From 4K to 8K: A Disparity Between Filmmaker and Viewer?

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People disagree about whether or not the human eye can even see the detail in 8K, but filmmakers argue that there is a clear superior quality in images.

In 2003, the first commercial 4K camera was issued by Dalsa Origin, forever changing the film-making world. 4K describes display devices and visual content that have a resolution of 4,096 x 2,160 pixels. This is also referred to as Ultra HD. It is four times more pixels than the most prevalent broadcast resolution today, FullHD. And of course, the more pixels, the better the image (more smooth, sharp, and real life-like).

Filming in 4K began to become more common around 2012. And now, 4K is the standard in filming, but it is not the standard in viewing. While AMC movie theaters started to use 4K projectors in 2009, many home televisions still don’t have 4K display technology. Commercial 4K TVs began being released in 2013, but they are just starting to become more popular right now, because of a drop in prices.

Streaming services, though, have been ahead of the mainstream. Netflix has had 4K content since 2014 and YouTube began streaming 4K back in 2010. All Netflix original content is now filmed in 4K too.

The topic of how many pixels you really need is debated in the consumer world. People disagree about whether the human eye can even see such detail. However, from a filmmaker’s perspective, you can really see the superior quality in images when converting video content filmed in Ultra HD into HD streamable video. Filming with 4K resolution allows visual effects engineers and editors to zoom in super far and reframe without missing any information.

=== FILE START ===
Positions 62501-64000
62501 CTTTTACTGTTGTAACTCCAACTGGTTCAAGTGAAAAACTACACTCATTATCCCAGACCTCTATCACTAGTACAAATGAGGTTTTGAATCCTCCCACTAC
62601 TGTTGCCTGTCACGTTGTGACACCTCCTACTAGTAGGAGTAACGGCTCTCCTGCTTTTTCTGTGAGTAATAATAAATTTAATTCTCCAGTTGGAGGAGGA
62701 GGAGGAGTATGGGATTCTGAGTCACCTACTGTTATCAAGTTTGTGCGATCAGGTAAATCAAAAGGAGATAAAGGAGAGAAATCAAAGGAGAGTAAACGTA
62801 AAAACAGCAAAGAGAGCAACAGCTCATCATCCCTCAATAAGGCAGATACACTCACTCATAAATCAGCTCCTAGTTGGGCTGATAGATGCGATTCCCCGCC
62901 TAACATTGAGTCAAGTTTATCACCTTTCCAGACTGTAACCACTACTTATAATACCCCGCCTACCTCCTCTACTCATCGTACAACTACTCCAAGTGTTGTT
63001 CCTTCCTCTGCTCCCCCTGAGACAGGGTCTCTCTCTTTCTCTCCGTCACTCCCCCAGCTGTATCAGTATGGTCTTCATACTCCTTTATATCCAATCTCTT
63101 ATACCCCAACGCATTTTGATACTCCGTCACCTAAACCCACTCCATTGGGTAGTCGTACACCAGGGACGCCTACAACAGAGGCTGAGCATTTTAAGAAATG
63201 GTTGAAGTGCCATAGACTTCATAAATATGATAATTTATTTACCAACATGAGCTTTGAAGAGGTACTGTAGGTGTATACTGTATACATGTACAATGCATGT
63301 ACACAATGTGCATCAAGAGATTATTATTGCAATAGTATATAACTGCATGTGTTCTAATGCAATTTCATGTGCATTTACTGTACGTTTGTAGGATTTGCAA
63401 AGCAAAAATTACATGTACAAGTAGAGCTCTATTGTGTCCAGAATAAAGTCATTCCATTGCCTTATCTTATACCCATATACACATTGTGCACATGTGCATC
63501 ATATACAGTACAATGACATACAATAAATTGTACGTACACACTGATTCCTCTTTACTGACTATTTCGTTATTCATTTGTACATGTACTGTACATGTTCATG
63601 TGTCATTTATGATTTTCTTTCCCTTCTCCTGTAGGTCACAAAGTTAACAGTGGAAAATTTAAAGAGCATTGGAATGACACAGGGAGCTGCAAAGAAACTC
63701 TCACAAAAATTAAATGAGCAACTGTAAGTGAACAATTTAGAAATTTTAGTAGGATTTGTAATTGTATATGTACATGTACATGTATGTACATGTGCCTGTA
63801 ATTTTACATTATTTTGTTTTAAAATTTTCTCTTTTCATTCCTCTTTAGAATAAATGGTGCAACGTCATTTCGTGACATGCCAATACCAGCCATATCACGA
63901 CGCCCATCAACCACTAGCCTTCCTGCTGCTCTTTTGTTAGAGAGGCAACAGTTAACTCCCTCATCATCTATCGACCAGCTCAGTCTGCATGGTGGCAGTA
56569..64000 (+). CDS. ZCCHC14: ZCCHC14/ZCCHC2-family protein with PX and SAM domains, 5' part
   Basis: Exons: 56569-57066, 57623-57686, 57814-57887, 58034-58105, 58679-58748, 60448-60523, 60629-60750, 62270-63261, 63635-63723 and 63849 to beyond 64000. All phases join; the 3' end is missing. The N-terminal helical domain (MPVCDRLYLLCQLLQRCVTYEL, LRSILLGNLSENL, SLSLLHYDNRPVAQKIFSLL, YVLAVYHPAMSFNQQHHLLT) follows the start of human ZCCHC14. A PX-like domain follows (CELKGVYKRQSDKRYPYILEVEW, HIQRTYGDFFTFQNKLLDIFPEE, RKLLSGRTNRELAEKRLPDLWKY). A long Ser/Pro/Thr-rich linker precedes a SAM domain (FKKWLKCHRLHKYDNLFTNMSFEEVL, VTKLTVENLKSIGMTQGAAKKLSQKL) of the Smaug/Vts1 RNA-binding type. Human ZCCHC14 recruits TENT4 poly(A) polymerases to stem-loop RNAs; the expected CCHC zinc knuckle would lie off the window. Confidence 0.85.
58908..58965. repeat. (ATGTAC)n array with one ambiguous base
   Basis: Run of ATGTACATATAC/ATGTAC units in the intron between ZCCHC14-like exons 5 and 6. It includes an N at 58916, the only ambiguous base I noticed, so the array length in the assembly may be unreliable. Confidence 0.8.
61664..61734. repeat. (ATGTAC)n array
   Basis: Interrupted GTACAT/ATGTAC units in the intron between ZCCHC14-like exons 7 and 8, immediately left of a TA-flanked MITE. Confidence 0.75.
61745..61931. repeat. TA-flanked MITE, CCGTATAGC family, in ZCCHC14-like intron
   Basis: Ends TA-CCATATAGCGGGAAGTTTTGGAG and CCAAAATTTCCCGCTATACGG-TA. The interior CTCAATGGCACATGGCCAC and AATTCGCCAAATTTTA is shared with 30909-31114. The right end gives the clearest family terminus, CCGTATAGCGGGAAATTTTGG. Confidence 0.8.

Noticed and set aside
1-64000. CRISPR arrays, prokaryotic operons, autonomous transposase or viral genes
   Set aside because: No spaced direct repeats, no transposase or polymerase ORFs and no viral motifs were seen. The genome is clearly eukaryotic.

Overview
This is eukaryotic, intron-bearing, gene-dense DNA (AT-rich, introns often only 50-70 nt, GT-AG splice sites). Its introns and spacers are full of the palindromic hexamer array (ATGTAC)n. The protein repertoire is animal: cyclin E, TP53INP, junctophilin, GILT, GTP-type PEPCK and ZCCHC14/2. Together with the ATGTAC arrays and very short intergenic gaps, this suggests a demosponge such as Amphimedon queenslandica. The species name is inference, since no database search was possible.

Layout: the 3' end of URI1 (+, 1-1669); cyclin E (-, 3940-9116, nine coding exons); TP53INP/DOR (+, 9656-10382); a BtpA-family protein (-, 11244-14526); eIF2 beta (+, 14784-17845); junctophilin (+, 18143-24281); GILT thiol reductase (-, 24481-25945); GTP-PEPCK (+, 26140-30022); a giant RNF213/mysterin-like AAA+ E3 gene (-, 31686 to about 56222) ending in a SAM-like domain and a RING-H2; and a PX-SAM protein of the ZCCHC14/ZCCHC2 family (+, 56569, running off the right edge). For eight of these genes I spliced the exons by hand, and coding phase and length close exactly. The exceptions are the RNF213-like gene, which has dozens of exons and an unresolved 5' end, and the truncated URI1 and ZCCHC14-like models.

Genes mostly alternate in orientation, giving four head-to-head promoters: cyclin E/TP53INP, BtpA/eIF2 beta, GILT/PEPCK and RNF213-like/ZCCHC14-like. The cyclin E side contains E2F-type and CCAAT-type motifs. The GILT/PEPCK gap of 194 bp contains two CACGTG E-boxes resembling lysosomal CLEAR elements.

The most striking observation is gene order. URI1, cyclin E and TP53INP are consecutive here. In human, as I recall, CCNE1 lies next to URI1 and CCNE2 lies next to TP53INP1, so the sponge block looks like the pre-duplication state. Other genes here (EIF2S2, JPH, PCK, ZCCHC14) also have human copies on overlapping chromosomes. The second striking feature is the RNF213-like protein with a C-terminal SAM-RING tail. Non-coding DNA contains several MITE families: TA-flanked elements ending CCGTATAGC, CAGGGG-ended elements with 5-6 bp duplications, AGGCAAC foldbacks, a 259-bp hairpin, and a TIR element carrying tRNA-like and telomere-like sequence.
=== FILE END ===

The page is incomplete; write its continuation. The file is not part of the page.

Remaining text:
And recently, the highest manufacturer of professional digital film-making cameras, RED, has released an 8K sensor upgrade, of 8192 x 4320 pixels in resolution. If you film in 8K, you can zoom in twice as much and your image is seen in 4K. Studios are already planning to film big name productions with 8K cameras.

The biggest benefits of filming with advanced digital cameras are security and unbeatable quality. It allows filmmakers more freedom in both post-production and production than was ever possible before. As camera systems upgrade, they are followed by upgrades in display technologies, so by the time 8k televisions come around, content with higher resolution will already exist to watch.

As time goes on, image quality in video content is expected to only improve more and more, and in more ways that just resolution.

To learn more about what 8K means for the film industry, check out the article here!